By Jonathan LePera
Special to BassFan

FLW Tour angler JT Kenney is known for fishing a big stick and heavy cover. Sometimes bass get wise to their surroundings and those who don’t belong in it. Tough times means Kenney has to resort to an old a trick or two to make sure he fills his livewell.

The Grind

“When no one messes with them for a while and you throw a ½-ounce jig at a bush, they’ll take the rod out of your hands.” Kenney said. “They do get to a point where they don’t want to bite.”

Sure, factors like frontal conditions, pressure systems, moon phases, water temps, and metabolism of the fish all play their part in ruining the best game plan. For Kenney, there is one variable that shuts down the whole deal every time.

“The biggest thing that I find when you have to scale down is mostly fishing pressure,” Kenney said.

It’s not just limited to freshwater either.

A recent lobster trip supported his theory. During a two-day mini-lobster season where recreational fisherman can dive and harvest lobster before the commercial season starts, Kenney had found a piece of paradise – a couple of shallow reefs in less than 20 feet of water.

“There was snapper and grouper as well as lobster on those reefs – a lot of them,” Kenney said. “The first day, there was a boat anchored every 50 feet for a couple of miles down this reef. There is not a fish on this reef – they’re all gone. The lobsters are there, but the fish are gone.”

Kenney is convinced that bass do the same thing once they realize that something is in their environment, like a boat or a trolling motor, and they take off. Compound that presence by numerous boats in an area and adding in a variable or two and bass develop a serious case of lock-jaw.

The Game Plan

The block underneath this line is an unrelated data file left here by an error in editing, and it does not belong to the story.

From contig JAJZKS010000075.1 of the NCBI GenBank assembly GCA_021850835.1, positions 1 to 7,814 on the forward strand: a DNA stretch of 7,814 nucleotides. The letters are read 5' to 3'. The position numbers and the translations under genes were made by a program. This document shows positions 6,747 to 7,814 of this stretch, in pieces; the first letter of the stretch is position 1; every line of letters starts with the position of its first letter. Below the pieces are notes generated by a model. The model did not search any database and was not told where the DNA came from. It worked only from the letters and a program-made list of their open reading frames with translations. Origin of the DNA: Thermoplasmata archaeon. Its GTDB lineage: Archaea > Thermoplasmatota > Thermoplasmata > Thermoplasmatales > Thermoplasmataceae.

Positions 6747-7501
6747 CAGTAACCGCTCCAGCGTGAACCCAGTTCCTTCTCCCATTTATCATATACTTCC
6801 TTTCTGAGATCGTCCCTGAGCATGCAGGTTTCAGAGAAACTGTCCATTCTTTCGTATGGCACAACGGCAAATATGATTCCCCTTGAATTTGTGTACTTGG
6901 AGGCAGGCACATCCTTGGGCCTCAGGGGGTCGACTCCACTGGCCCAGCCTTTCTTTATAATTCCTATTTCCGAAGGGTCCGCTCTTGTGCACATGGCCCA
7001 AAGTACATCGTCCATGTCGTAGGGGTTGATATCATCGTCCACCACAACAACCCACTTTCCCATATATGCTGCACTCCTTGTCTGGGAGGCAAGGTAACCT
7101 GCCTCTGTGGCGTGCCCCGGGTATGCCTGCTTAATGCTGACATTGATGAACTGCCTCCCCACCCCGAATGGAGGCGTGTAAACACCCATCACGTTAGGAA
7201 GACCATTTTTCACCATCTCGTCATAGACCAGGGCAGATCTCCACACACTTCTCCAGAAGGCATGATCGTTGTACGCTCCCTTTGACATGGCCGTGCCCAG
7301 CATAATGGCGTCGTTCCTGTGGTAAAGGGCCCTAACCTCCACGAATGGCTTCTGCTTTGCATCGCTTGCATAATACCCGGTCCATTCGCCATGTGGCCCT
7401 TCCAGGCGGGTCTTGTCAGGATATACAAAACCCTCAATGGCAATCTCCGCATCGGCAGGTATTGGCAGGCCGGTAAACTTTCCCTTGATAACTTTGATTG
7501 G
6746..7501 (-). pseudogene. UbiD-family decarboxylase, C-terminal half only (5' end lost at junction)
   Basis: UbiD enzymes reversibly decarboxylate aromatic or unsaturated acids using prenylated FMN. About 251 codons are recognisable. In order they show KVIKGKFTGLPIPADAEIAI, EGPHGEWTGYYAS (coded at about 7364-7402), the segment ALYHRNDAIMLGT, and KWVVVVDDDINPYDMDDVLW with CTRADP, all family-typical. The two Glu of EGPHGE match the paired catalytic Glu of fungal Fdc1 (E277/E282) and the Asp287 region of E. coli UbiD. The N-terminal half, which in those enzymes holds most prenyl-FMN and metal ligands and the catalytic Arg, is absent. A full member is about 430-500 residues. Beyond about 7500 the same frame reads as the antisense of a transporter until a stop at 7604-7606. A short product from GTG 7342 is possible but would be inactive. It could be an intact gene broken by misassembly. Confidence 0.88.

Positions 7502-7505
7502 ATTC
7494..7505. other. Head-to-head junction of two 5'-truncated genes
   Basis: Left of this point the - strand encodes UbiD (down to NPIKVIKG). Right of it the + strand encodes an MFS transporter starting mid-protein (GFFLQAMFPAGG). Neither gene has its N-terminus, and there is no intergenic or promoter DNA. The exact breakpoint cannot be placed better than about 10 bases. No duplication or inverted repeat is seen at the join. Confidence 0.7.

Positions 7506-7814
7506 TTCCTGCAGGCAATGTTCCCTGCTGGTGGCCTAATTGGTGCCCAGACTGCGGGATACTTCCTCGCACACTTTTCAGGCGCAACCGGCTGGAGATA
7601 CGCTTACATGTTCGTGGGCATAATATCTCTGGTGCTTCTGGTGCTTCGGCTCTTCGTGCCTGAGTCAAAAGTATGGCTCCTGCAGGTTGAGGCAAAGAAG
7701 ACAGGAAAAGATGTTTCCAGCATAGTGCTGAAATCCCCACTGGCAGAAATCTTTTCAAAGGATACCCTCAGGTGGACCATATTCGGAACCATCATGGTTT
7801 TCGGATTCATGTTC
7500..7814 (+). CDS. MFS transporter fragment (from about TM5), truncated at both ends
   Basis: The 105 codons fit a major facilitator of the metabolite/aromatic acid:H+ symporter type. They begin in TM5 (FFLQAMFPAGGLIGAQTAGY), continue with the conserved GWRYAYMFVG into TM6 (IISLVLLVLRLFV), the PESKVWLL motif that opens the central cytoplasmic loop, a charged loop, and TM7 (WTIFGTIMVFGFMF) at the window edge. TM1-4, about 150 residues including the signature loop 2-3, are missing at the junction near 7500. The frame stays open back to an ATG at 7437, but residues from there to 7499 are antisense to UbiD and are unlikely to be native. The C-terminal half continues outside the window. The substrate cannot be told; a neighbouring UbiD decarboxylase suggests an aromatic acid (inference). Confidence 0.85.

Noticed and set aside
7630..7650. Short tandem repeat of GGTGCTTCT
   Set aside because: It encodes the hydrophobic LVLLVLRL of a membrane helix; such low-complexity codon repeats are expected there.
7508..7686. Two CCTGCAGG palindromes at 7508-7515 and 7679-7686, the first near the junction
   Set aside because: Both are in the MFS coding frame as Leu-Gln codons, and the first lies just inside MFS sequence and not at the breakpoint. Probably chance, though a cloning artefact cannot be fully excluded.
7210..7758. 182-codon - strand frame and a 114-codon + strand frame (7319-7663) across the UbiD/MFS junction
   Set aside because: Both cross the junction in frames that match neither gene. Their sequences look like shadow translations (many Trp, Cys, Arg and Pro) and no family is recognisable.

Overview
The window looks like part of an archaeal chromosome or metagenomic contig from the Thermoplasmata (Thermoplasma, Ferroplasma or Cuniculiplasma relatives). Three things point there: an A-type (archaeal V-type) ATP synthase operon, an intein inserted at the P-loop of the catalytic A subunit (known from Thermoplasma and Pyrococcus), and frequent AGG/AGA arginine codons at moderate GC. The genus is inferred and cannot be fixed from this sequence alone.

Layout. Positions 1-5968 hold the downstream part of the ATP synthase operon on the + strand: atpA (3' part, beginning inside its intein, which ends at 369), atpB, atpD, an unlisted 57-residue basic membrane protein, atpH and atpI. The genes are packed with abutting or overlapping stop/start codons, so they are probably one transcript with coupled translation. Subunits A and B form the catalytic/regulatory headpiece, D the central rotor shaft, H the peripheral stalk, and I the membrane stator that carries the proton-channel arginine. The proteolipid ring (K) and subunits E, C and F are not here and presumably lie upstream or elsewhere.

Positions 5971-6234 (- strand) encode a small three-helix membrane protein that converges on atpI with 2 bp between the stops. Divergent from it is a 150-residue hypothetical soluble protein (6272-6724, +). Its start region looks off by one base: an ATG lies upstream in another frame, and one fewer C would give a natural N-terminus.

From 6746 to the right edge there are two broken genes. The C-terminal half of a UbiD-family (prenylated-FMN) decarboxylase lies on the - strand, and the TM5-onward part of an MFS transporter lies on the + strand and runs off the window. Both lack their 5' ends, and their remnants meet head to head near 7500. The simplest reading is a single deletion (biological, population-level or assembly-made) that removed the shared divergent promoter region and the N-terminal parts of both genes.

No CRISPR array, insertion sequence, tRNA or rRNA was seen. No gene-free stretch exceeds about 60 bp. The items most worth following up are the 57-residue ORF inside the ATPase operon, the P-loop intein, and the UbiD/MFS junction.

“After they’ve been stuck a couple of times, and trolling motors go by, you have to resort to lighter line and lighter sinkers,” Kenney said. “I’ll resort to the point where you know you are taking a knife to a gunfight – under tackled if you will.”

He noted that clear-water lakes like Table Rock or Beaver Lake are prime examples where these scenarios play out. He’s also fished dirty water at Santee Cooper where he didn’t necessarily have to downsize line, but scaling down his sinker and bait translated into bites.

Kenny will usually go to extremes to draw a bite. He’ll downsize to a tiny bait or go really big and alter his retrieves, too. When conditions get tough, he’ll go against the grain and throw a Nichols Lures buzz bait or he’ll fish a 6-inch Gambler Fat Ace stick worm.

The Fat Ace has become a confidence bait when faced with the toughest of conditions.

“They don’t see that kind of stuff,” he said. “Everything they see is going down with a weight on it and going right through there.”

He’ll finesse flip the bait unweighted on 16-pound Sunline Shooter line and shake through the bushes until it gets to the bottom. He’ll even scale down as light as 10-pound line when the cover is sparse and water clear. He prefers the 6-inch version of the Fat Ace because it is a heavier bait that will accelerate the fall rate more so than the 5-inch model.

He recalled a 2nd-place finish during a spring tournament at Wheeler Lake a couple of years back when he caught every single fish he weighed by finesse flipping. Admittedly, it took a while to work a weightless bait through a bush, even when fishing 2 feet of water or less, but once it hit bottom, Kenney would get bit.

Just because conditions are tough and fish inactive doesn’t mean his finesse rig will get a workout. He’ll fish a fast-moving bait to locate an area that has fish and only then will he slow down with a finesse presentation. Doing otherwise would be a sure recipe to crash and burn.

While the Fat Ace is his best choice, he will also rig up a Gambler BB Cricket on a 5/0 Lazer TroKar Big Nasty Flippin Hook and fish it under a 3/16-ounce Reins Tungsten worm weight.

He’ll fish both baits on a 7-foot, 6-inch medium-heavy Halo Titanium JT Kenny Signature Series rod paired with an Ardent Grande casting reel (7:1 ratio). His line choices range from 10- to 16-pound Sunline Shooter fluorocarbon.